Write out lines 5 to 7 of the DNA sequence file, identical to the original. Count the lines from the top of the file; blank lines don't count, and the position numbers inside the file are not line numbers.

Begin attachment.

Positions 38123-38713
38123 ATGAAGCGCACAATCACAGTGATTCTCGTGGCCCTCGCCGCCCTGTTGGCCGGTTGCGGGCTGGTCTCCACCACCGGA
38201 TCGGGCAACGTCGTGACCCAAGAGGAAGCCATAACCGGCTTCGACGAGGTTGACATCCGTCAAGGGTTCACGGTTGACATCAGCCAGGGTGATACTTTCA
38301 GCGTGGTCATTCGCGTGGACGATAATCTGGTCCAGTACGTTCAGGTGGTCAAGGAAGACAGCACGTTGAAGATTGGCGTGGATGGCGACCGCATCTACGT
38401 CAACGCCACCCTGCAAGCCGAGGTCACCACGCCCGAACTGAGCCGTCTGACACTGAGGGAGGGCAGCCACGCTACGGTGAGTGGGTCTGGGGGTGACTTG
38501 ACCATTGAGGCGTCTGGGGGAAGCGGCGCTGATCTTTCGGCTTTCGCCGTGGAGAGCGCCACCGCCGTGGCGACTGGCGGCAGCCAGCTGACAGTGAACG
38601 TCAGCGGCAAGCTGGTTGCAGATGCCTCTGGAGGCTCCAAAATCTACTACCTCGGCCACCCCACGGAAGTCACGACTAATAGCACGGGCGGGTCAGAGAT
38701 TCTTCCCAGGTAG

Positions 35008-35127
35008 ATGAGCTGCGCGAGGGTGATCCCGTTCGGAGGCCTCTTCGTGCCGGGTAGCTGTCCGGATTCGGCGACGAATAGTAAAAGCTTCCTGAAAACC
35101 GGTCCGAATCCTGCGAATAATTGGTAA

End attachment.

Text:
38401 CAACGCCACCCTGCAAGCCGAGGTCACCACGCCCGAACTGAGCCGTCTGACACTGAGGGAGGGCAGCCACGCTACGGTGAGTGGGTCTGGGGGTGACTTG
38501 ACCATTGAGGCGTCTGGGGGAAGCGGCGCTGATCTTTCGGCTTTCGCCGTGGAGAGCGCCACCGCCGTGGCGACTGGCGGCAGCCAGCTGACAGTGAACG
38601 TCAGCGGCAAGCTGGTTGCAGATGCCTCTGGAGGCTCCAAAATCTACTACCTCGGCCACCCCACGGAAGTCACGACTAATAGCACGGGCGGGTCAGAGAT